Some netbook vendors can't stop bad-mouthing Linux. But it's still the way to go if you want a low-priced, energy-efficient machine that is actually capable of doing useful work.
Some netbook vendors can't stop bad-mouthing Linux. But it's still the way to go if you want a low-priced, energy-efficient machine that is actually capable of doing useful work.O'Reilly blogger Caitlyn Martin has been following low-end Linux netbook prices for a while now. This week, she pointed out that models selling for less than $150 are quickly multiplying:
Last month I wrote about netbooks powered by the MIPS processor, originally developed by SGI. I also pointed out that the price for the Belco Alpha 400 had dropped to $149 last December and January. That is now the regular price for the lowest of low end Linux netbooks at Geeks.com. Last week they had a special and the price dropped to $139.
Believe it or not that doesn't sound like a bargain right now. A number of vendors are closing out the much more capable Asus EeePC 900A. Geeks.com is offering it for $149, the same price as the Belco Alpha 400, and they're throwing in an mp3 player. If that special disappears by the time you read this, NewEgg is offering the system for $169. Unless you have a compelling reason to run a MIPS processor the Asus is clearly the better deal.
A word about Martin's reference to the MIPS processor: MIPS, like ARM, is a processor architecture commonly found in PDAs, computing appliances, and similar devices. Both processors are also increasingly used in netbooks, where their low cost and modest power requirements make them a great fit.
As I noted previously, Linux has also been ported to the ARM architecture. And since neither Windows XP nor Windows 7 will run on either MIPS or ARM netbooks, Microsoft isn't a player in this new, and rapidly growing, segment of the netbook market.
That's just as well, since even Intel-powered netbooks tend to suck eggs when they're saddled with the burden of running anti-virus, anti-spyware, and personal firewall tools. Besides running extremely well on less powerful hardware, Linux dispenses with all of these dubious features, leaving more system overhead available for useful applications.
I have also noted the claims some vendors make about high Linux netbook returns. Upon closer examination, it turns out that many of these issues have nothing to do with Linux and more to do with netbook return rates in general.
It's a curious revelation, since most netbooks today ship with Windows XP. As a result, some market-watchers suggest that Microsoft is the real culprit when it comes to setting unrealistic user expectations:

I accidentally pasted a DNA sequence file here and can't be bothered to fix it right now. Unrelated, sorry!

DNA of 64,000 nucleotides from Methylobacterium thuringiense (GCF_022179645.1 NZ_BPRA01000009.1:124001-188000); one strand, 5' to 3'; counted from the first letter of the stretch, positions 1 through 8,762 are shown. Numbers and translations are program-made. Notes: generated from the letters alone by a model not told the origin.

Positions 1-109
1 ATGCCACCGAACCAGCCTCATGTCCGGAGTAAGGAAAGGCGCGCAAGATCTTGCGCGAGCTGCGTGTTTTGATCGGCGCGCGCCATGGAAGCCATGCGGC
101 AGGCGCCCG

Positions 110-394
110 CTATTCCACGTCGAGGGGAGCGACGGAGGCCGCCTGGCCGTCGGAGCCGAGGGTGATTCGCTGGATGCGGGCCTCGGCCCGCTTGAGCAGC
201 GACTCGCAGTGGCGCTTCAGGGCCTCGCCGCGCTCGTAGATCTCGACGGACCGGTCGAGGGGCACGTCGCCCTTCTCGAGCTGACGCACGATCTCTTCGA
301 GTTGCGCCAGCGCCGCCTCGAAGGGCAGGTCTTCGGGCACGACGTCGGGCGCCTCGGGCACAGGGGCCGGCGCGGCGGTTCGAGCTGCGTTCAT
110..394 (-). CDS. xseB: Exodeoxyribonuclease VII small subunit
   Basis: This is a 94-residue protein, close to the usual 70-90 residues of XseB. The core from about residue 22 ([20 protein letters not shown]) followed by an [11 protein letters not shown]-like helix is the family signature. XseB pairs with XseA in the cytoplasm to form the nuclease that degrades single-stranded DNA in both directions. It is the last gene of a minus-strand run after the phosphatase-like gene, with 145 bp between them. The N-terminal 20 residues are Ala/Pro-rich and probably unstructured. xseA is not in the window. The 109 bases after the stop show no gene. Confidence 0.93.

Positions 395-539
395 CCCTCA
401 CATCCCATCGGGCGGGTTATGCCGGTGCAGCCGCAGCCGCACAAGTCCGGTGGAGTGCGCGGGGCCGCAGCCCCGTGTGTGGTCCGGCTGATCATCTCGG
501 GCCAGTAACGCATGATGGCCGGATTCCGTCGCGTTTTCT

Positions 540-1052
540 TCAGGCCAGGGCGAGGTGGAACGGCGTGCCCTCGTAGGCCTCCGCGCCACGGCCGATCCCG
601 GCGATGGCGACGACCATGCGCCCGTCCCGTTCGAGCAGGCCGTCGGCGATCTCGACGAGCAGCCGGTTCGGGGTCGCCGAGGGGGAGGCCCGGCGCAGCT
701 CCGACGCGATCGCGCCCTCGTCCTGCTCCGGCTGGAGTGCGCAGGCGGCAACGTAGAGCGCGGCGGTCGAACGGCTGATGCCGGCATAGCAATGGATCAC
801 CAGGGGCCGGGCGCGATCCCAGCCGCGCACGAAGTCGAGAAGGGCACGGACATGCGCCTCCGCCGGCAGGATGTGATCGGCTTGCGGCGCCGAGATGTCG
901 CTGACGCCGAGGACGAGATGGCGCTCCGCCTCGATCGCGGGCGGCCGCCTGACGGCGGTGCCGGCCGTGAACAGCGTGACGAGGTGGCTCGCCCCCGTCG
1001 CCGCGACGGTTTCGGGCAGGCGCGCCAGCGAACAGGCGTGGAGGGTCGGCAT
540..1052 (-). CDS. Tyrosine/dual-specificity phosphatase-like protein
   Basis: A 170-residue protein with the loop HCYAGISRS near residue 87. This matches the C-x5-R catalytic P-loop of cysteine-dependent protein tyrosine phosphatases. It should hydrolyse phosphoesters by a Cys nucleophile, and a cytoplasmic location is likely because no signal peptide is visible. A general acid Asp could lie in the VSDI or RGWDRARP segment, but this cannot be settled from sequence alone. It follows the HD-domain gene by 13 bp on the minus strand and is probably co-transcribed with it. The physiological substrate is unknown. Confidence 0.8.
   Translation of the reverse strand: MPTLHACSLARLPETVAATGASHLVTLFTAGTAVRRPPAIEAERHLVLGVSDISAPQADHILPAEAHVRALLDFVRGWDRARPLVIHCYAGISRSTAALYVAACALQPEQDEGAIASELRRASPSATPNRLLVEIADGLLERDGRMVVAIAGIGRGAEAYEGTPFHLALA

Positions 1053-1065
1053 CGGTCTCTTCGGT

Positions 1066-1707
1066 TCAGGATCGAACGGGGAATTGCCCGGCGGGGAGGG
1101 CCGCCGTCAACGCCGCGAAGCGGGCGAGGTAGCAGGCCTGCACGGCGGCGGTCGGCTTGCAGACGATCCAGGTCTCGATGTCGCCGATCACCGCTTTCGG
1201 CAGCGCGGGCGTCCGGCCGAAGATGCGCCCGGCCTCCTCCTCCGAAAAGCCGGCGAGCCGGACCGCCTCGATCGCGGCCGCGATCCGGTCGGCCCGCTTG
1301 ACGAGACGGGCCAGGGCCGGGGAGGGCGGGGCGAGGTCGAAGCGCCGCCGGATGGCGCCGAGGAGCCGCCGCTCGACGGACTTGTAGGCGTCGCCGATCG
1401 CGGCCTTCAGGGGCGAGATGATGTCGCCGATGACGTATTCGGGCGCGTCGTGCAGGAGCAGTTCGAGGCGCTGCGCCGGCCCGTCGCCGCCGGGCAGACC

A lot of consumers made the equation: Windows equals full capacity laptop, so these netbooks are full laptops that are cheaper just because they are smaller. Of course the netbook manufacturers made a killing with these machines: who would not buy a $400 subnotebook! The problem is that these were not subnotebooks, and when they failed to play Far Cry 2 or run software like PowerDirector or Adobe Premiere properly the returns started.
Windows 7 netbooks will hide some other gotchas, as well. While Microsoft dumped the asinine three-app limit it had planned to enforce on Win 7 Starter Edition (the version sold to netbook OEMs), it will still deny Starter Edition users the ability to change their desktop wallpaper from the default setting.
Also, given the fact that Windows 7 will require up to 6GB of storage capacity, installing it on a netbook using solid-state storage may be an exercise in futility.
I'm not blindly endorsing all Linux netbooks here, either. Some vendors pair their hardware with properly customized Linux distros, up-to-date drivers, and other necessary modifications. Others clearly do not.
The fact is, some netbook vendors, especially those selling very low-cost models, see Linux as an opportunity to innovate. Others see it as an excuse to mask laziness and incompetence. If you're willing to invest some time and do your homework, however, low-cost Linux netbooks continue to be one of the IT market's most compelling bargains.
InformationWeek Elite 100Our data shows these innovators using digital technology in two key areas: providing better products and cutting costs. Almost half of them expect to introduce a new IT-led product this year, and 46% are using technology to make business processes more efficient.
The UC Infrastructure TrapWorries about subpar networks tanking unified communications programs could be valid: Thirty-one percent of respondents have rolled capabilities out to less than 10% of users vs. 21% delivering UC to 76% or more. Is low uptake a result of strained infrastructures delivering poor performance?
Join InformationWeek’s Lorna Garey and Mike Healey, president of Yeoman Technology Group, an engineering and research firm focused on maximizing technology investments, to discuss the right way to go digital.